State Sees Drop in Youth Smoking; Adults Smoking Rates Still HighBy Evelina Burnett | Published 10 Jan 2014 06:00am |
January 11 is the anniversary of a pivotal 1964 report that linked smoking to lung cancer. Fifty years later, around one in four Mississippi adults still smoke. But the state's next generation may change those statistics.
"Take it from Terrance -- you better tell somebody."
Recognize him? That's Terrance the Rat, whose squeaky tag line is meant to encourage kids to spread the message of smoking’s dangers.
Fifteen years ago, in 1999, almost a quarter of Mississippi middle schoolers -- that's 23% of kids who are 11, 12, 13 years old -- smoked.
That rate's fallen 75 percent, to 5.8%, and Sandra Shelson with the Partnership for a Healthy Mississippi says Terrance had a lot to do with it.
"Young kids like to teach up - they like to tell their parents and other adults what they've learned," she says. "So we were teaching them reject all tobacco' - that's where Terrance the Rat comes in. RAT stands for 'reject all tobacco.'
"So the whole idea is that they take that message and then they go home and say, 'Grandma, Grandpa, you don't need to smoke around me. Mommy, Daddy, you need to quit smoking. Secondhand smoke is bad for me.'"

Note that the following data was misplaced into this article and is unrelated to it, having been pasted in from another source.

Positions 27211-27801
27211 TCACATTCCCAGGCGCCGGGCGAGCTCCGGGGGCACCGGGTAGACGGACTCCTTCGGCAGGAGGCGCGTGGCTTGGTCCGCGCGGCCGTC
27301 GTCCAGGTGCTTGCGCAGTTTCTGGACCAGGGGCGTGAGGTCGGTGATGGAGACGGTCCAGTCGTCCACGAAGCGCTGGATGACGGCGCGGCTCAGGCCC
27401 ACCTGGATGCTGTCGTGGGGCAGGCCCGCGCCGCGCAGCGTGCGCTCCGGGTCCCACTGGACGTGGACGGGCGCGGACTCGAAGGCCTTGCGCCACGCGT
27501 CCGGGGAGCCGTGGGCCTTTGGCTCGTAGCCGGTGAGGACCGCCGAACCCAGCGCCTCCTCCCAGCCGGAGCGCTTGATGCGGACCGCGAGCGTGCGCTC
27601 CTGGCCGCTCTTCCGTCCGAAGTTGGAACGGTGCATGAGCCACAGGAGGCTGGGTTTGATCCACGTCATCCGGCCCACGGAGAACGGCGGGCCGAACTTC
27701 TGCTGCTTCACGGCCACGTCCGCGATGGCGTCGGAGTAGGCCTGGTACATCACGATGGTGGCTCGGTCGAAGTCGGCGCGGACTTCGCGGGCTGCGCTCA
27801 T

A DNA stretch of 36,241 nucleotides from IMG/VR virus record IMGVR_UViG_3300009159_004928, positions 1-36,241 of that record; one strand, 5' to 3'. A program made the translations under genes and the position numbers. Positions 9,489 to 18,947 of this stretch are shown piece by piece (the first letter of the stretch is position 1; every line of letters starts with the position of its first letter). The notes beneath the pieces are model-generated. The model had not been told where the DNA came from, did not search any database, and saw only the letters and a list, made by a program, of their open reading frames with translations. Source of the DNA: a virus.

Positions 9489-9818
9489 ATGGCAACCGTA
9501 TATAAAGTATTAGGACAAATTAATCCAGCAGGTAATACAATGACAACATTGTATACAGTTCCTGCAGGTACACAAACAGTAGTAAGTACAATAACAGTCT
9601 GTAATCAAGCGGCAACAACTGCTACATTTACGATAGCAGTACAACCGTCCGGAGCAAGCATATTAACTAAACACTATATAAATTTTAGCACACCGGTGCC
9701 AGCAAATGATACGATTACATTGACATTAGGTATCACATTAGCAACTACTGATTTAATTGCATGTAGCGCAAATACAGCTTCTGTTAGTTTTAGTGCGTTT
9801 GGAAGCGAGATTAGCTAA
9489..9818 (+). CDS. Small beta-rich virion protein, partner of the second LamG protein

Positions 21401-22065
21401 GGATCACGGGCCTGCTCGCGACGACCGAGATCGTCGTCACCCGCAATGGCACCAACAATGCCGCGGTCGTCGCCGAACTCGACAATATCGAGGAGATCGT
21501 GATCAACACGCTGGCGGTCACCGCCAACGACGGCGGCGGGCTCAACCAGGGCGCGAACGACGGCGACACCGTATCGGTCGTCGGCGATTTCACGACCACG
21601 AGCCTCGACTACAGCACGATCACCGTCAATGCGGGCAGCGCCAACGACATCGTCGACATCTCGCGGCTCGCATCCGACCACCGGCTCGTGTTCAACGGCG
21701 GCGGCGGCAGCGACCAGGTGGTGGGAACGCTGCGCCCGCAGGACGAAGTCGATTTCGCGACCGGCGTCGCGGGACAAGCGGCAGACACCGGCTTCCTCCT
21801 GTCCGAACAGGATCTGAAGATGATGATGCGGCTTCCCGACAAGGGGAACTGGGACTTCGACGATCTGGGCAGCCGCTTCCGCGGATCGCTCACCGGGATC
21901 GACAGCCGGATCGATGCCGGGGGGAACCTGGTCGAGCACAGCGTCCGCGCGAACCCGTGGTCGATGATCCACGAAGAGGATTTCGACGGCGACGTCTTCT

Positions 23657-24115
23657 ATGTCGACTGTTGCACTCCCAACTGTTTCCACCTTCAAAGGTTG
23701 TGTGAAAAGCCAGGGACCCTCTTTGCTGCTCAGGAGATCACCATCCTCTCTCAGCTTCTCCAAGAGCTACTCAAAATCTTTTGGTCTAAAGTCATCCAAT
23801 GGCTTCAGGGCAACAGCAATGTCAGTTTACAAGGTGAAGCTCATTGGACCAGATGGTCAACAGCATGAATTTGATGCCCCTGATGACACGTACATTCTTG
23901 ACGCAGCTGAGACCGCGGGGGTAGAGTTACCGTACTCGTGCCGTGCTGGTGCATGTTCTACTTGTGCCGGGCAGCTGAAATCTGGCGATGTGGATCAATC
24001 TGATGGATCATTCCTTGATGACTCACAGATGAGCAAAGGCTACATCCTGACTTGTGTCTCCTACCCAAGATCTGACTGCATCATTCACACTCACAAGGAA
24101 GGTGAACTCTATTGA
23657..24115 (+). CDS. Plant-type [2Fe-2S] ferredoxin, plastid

Shelson says, with the help of money from the state’s tobacco settlement, a comprehensive youth prevention program was put in place starting in the late 1990s, and it's helped change the way kids think about smoking.
"If you think back, you used to see people smoking everywhere, but over the course of the last 15-plus years, that has really changed, and that's because the social norm has changed," she says. "A comprehensive program is one that's going to be in the religious setting, it's going to be in a school setting, at a community level, after-school programs - wherever kids are."
Shelson says policy changes such as making schools tobacco-free in 2000 and raising the cigarette tax in 2009 were also critical.
Roy Hart, head of the state’s Office of Tobacco Control, says the state will have to make more policy changes if it wants the progress to continue.
"We've reached a plataeau with adults and high school students, and even a similar kind of trend line with middle school students," he says. "And we believe it's going to take a policy change, like a state-wide smoke-free air law, to have a dramatic effect on prevelance rates in the state of Mississippi."
Among high school students, almost a third, or 32.5%, smoked in 1999. Now, 18.1% do.
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